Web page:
Making Healing Part of Justice

In a Restorative Circle, in which authors, receivers, and community are brought together, the first stage is for everyone to speak what they want to say and receive confirmation that they have been heard. The second stage, then, is identifying good reasons why the horrible thing happened. What were “the underlying values that people were attempting to take care of when they said those painful words, when they did those painful things.” As Dominic Barter says,
“When we listen not just to words, but to meaning, when we start to connect on that level of meaning, we suddenly discover that actually we have the same fundamental values.”
The third stage is for each person to articulate what they are now prepared to do next.

Our current justice system pretends that it might change behavior by threat of repeated punishment. That pretense has been growing more and more obviously false. Restorative justice aims to change behavior through healing.

Our current justice system pretends that individual behavior is primarily determined by rational calculation to avoid even small probabilities of long-term punishment. That pretense entails ignoring a fundamental fact: the people most likely to cause harm are those who have been harmed themselves. The abused become abusers. Restorative justice makes room for greater complexity. It recognizes that all people are built to want safety, status, acceptance, security, self-respect, and that their environment powerfully shapes what strategies are available to them to get these things. Gang membership, for instance, is a strategy for safety, acceptance, and status, and when that is the best available strategy, then that strategy is going to be taken. Authors need to be in relations of accountability for their actions – we are responsible for what we do. Communities are also responsible for shaping the context that makes certain strategies appear – or be – the best bet.

Our current justice system makes crime and punishment the province of specialists. We delegate the responsibility to the police, to prosecutors, to judges and juries. We expect the system to make the danger disappear, make offenders disappear, keep them out of sight. While current system is far superior to a system of personal vendettas, the current system is also far inferior to a system providing peaceful ways to be involved and connected with a process of healing.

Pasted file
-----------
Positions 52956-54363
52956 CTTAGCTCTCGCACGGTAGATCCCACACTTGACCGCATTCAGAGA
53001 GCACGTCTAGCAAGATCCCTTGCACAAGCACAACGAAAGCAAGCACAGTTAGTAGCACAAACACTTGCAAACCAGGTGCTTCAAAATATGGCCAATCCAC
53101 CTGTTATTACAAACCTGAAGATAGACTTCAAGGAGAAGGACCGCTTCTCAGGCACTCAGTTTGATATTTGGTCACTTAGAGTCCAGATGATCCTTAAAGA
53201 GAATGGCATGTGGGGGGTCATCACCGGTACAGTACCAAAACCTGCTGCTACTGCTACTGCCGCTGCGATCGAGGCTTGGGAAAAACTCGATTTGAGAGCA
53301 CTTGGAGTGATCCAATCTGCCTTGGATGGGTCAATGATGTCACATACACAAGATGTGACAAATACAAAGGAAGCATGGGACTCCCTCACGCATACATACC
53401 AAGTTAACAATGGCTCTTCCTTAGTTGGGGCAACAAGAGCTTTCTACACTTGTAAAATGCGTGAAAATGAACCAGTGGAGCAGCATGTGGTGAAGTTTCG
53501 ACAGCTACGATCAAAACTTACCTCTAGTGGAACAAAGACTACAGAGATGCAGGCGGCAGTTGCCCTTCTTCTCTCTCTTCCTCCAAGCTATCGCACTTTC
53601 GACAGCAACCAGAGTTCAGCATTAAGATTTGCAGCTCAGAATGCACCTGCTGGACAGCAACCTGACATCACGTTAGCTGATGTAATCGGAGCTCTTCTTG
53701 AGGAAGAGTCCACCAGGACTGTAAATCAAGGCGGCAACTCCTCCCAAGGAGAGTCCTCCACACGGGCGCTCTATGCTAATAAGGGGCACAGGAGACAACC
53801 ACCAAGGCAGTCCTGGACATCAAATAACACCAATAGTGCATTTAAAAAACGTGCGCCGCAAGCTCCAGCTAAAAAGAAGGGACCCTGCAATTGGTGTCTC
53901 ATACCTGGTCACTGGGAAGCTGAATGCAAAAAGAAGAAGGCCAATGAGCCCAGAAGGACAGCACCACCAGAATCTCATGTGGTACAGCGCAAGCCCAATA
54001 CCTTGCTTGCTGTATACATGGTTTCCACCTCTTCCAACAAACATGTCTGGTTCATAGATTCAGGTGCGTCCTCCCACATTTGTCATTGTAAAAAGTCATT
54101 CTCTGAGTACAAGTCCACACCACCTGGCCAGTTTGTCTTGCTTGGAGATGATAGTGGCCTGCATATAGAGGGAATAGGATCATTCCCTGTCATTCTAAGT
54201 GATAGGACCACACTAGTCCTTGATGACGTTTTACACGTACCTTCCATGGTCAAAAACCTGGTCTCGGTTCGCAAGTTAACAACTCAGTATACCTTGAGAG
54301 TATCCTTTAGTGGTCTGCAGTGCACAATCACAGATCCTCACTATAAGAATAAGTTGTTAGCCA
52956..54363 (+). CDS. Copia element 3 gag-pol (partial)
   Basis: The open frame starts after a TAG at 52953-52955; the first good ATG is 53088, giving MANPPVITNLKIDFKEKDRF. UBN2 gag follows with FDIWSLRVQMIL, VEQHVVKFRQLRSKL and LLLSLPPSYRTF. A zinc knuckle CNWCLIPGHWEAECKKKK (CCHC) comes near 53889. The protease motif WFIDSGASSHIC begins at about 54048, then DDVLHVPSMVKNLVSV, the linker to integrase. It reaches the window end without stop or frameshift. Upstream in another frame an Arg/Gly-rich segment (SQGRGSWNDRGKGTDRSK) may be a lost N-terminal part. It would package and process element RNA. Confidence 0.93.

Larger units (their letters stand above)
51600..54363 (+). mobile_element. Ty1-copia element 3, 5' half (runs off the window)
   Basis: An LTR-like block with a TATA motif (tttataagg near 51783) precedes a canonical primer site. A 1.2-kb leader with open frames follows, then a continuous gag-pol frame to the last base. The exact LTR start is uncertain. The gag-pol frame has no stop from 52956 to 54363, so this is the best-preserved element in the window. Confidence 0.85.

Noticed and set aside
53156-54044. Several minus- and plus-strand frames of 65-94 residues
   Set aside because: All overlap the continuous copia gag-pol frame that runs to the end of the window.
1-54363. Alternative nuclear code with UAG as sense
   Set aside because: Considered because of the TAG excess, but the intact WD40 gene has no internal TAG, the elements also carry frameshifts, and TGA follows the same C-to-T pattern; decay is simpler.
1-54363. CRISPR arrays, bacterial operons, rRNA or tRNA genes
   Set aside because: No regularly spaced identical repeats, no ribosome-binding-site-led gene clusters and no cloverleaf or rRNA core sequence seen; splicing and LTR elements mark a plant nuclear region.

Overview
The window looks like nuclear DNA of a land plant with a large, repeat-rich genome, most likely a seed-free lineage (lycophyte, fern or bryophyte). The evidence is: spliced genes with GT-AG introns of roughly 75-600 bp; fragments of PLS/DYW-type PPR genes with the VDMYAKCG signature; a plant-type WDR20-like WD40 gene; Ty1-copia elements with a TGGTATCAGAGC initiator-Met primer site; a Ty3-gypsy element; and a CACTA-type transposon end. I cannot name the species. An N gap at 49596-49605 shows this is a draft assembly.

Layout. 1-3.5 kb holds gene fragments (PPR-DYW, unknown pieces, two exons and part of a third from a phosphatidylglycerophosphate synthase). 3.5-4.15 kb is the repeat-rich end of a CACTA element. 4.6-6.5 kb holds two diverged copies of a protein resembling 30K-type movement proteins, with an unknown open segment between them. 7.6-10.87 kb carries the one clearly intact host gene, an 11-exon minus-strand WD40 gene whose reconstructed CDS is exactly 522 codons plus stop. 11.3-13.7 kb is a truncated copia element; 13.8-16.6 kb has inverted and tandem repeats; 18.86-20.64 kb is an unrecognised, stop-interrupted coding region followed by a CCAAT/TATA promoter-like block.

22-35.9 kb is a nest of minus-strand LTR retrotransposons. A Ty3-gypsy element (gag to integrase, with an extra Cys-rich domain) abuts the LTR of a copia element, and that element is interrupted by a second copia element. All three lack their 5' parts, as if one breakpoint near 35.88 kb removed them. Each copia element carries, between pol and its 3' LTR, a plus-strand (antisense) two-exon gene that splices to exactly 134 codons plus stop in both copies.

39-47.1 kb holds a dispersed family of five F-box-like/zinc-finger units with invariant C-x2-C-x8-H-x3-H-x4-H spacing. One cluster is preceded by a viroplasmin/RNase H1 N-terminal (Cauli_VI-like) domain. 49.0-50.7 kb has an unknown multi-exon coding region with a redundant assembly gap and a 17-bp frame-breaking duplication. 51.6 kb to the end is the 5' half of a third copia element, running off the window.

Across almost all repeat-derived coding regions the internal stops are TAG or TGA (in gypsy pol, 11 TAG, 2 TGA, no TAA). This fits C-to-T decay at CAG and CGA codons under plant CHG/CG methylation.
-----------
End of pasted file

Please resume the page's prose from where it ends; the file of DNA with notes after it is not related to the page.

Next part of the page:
A retributive justice system amounts to the state executing revenge on our behalf. It’s still got vengeance – retribution – at the core. The best possible outcome in our current system is that we get even. Restorative justice offers the possibility that we get well.

The work of Roca was brought to my attention by my colleague, Rev. Rob Eller-Isaacs. He learned about it from Carolyn Boyes-Watson’s book, Peacemaking Circles & Urban Youth: Bringing Justice Home (Click here.) Roca is “a feisty community-based youth organization” that serves one of the “most broken and dangerous urban neighborhoods” in the United States. Roca’s mission is “to promote justice through creating opportunities for young people to become self-sufficient and live out of harm’s way.” The Roca staff began to employ a form of restorative justice called peacemaking circles. These circles echo the practices of social healing used by indigenous cultures since time before time. Restorative justice approaches such as Roca’s have begun to lower juvenile incarceration rates around the country.

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This is part 4 of 5 of "Restorative Justice"
Next: Part 5: "Conflict is a Good Thing"
Previous: Part 3: "Authors and Receivers"
Beginning: Part 1: "Crime and Punishment"

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